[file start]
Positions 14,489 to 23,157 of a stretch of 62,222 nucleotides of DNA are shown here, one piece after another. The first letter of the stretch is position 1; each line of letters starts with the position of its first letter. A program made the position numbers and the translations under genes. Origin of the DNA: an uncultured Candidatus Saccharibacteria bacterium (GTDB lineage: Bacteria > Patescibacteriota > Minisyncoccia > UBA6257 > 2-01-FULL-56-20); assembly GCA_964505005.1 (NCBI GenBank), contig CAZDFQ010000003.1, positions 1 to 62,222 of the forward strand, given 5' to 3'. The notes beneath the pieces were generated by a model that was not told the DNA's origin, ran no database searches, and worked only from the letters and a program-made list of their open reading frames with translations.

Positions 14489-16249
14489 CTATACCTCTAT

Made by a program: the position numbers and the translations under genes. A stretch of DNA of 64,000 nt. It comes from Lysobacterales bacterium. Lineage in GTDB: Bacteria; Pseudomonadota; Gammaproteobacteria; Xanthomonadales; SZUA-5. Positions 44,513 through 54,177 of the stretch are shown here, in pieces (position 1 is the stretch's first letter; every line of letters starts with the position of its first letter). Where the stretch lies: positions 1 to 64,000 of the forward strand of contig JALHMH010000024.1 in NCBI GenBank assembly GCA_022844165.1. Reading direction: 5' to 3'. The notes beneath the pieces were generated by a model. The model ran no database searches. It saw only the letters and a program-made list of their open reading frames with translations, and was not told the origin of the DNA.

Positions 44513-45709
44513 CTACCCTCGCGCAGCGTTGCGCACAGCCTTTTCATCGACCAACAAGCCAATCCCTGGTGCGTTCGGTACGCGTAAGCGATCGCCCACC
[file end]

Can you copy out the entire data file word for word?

Positions 14,489 to 23,157 of a stretch of 62,222 nucleotides of DNA are shown here, one piece after another. The first letter of the stretch is position 1; each line of letters starts with the position of its first letter. A program made the position numbers and the translations under genes. Origin of the DNA: an uncultured Candidatus Saccharibacteria bacterium (GTDB lineage: Bacteria > Patescibacteriota > Minisyncoccia > UBA6257 > 2-01-FULL-56-20); assembly GCA_964505005.1 (NCBI GenBank), contig CAZDFQ010000003.1, positions 1 to 62,222 of the forward strand, given 5' to 3'. The notes beneath the pieces were generated by a model that was not told the DNA's origin, ran no database searches, and worked only from the letters and a program-made list of their open reading frames with translations.

Positions 14489-16249
14489 CTATACCTCTAT

Made by a program: the position numbers and the translations under genes. A stretch of DNA of 64,000 nt. It comes from Lysobacterales bacterium. Lineage in GTDB: Bacteria; Pseudomonadota; Gammaproteobacteria; Xanthomonadales; SZUA-5. Positions 44,513 through 54,177 of the stretch are shown here, in pieces (position 1 is the stretch's first letter; every line of letters starts with the position of its first letter). Where the stretch lies: positions 1 to 64,000 of the forward strand of contig JALHMH010000024.1 in NCBI GenBank assembly GCA_022844165.1. Reading direction: 5' to 3'. The notes beneath the pieces were generated by a model. The model ran no database searches. It saw only the letters and a program-made list of their open reading frames with translations, and was not told the origin of the DNA.

Positions 44513-45709
44513 CTACCCTCGCGCAGCGTTGCGCACAGCCTTTTCATCGACCAACAAGCCAATCCCTGGTGCGTTCGGTACGCGTAAGCGATCGCCCACC